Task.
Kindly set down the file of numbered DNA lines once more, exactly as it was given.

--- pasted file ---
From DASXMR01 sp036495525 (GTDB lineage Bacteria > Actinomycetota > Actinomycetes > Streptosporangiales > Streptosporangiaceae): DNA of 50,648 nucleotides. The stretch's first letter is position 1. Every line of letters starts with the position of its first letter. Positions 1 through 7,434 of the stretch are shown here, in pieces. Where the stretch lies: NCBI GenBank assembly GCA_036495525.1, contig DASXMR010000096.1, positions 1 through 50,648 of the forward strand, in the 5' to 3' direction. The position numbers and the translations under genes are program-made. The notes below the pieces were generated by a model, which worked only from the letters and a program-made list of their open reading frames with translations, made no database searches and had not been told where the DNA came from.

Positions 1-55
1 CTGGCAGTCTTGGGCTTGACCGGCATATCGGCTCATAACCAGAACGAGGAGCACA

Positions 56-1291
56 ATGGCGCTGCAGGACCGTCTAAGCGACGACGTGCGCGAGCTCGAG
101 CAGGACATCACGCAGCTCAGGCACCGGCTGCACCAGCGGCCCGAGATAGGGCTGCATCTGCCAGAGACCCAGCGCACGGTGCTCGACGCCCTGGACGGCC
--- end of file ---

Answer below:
From DASXMR01 sp036495525 (GTDB lineage Bacteria > Actinomycetota > Actinomycetes > Streptosporangiales > Streptosporangiaceae): DNA of 50,648 nucleotides. The stretch's first letter is position 1. Every line of letters starts with the position of its first letter. Positions 1 through 7,434 of the stretch are shown here, in pieces. Where the stretch lies: NCBI GenBank assembly GCA_036495525.1, contig DASXMR010000096.1, positions 1 through 50,648 of the forward strand, in the 5' to 3' direction. The position numbers and the translations under genes are program-made. The notes below the pieces were generated by a model, which worked only from the letters and a program-made list of their open reading frames with translations, made no database searches and had not been told where the DNA came from.

Positions 1-55
1 CTGGCAGTCTTGGGCTTGACCGGCATATCGGCTCATAACCAGAACGAGGAGCACA

Positions 56-1291
56 ATGGCGCTGCAGGACCGTCTAAGCGACGACGTGCGCGAGCTCGAG
101 CAGGACATCACGCAGCTCAGGCACCGGCTGCACCAGCGGCCCGAGATAGGGCTGCATCTGCCAGAGACCCAGCGCACGGTGCTCGACGCCCTGGACGGCC